In a statement, Balfour Beatty, Carillion, Costain, Kier, Laing O’Rourke, Sir Robert McAlpine, Skanska UK and Vinci, said they all apologise for their involvement with TCA and the impact its database may have had on any individual construction worker.
Tribunal rules against worker blacklisted for raising health and safety concerns
A construction worker who lost a case against a major firm that admitted blacklisting him for union activities and raising health and safety concerns may go to the European Court of Human Rights, arguing that UK law does not sufficiently protect agency workers.
Sitting on 20 January 2012, the Central London Employment Tribunal ruled against Dave Smith, 46, who had worked in the past through an employment agency for respondents in the hearing, Carillion (JM) Ltd and Schal International Ltd (a wholly-owned subsidiary of Carillion).
Despite the fact that the companies agreed, before the hearing, a joint statement of facts with Mr Smith, in which they stated that they had blacklisted him, the Tribunal found that because Mr Smith was not a direct employee of the companies, he could not win the case.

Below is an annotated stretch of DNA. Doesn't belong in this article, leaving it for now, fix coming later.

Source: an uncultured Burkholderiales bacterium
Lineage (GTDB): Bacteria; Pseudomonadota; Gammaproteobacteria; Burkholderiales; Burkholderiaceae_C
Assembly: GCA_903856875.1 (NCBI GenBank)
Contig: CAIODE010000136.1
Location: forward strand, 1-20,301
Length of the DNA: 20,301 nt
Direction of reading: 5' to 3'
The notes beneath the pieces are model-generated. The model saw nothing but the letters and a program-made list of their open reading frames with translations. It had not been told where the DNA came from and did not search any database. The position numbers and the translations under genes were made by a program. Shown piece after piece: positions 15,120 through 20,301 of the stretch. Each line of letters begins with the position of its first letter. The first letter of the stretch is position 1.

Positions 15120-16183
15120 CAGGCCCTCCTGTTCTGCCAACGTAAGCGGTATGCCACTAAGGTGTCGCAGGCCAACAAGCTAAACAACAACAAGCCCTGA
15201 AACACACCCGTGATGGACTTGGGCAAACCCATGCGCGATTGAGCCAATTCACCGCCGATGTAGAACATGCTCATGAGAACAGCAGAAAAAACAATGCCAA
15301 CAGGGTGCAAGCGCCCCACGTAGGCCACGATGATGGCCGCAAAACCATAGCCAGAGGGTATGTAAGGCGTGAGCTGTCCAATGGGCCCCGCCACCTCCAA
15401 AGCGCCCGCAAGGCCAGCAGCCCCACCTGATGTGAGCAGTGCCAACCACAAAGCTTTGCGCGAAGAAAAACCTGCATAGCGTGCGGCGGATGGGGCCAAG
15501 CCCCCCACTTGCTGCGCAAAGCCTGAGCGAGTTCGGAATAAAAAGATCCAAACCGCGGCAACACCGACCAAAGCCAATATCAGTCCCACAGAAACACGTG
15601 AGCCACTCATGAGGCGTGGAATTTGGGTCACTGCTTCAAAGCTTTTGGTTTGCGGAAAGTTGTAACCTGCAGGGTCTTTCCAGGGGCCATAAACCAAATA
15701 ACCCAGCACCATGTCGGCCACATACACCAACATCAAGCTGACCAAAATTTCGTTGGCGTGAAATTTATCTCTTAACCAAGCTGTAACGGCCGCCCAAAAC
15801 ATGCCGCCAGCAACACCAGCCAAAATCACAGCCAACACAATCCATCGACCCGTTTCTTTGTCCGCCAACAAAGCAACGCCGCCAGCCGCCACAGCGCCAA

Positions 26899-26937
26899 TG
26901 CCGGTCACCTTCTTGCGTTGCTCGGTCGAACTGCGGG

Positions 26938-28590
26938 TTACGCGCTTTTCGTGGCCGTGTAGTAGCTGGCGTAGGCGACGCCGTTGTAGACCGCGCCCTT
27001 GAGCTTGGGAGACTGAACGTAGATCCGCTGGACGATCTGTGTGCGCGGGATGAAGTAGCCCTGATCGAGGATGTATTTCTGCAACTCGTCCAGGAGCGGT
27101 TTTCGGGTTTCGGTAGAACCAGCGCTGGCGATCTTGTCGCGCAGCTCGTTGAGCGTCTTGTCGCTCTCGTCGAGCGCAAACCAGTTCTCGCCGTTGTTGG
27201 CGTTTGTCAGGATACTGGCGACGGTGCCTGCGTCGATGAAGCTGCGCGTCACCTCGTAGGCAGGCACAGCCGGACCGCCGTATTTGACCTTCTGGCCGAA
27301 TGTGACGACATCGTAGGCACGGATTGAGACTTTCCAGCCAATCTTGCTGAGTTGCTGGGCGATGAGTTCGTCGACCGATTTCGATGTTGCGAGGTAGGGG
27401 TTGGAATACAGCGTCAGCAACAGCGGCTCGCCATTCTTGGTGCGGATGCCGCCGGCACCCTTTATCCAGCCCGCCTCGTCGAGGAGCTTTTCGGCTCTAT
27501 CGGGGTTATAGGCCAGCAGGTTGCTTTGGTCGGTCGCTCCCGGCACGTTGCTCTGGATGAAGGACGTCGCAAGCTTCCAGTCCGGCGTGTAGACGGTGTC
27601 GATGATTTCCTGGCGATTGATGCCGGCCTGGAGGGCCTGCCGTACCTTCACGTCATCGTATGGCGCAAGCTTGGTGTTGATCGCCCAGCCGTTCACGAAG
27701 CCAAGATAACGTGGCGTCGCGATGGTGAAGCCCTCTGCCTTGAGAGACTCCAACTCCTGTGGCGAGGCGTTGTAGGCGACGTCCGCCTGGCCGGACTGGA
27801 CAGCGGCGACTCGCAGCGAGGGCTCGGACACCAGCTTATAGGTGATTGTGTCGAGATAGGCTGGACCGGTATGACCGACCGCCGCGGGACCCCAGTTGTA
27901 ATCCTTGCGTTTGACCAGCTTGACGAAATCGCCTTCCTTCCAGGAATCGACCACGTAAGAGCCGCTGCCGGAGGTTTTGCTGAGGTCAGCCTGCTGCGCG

Unions intensified their efforts in 2012 to secure a full public inquiry into the blacklisting of individuals deemed by certain companies to be “trouble-makers”.
The growing campaign came at a time when a parliamentary committee of MPs was investigating blacklisting in employment practices.
The Scottish Affairs Select Committee heard evidence (12 June 2012) from Dave Smith, of the Blacklisting Support Group, as part of an investigation that is expected to look into recent accusations made during employment tribunals, and media reports about links with the Police, and the degree to which blacklisting may have prevailed in the oil and gas sector.
During the session, Mr Smith named and shamed several senior managers and directors from the likes of Carillion, Balfour Beatty Engineering Services, John Mowlem Construction and Sir Robert McAlpine for their involvement in the blacklisting conspiracy.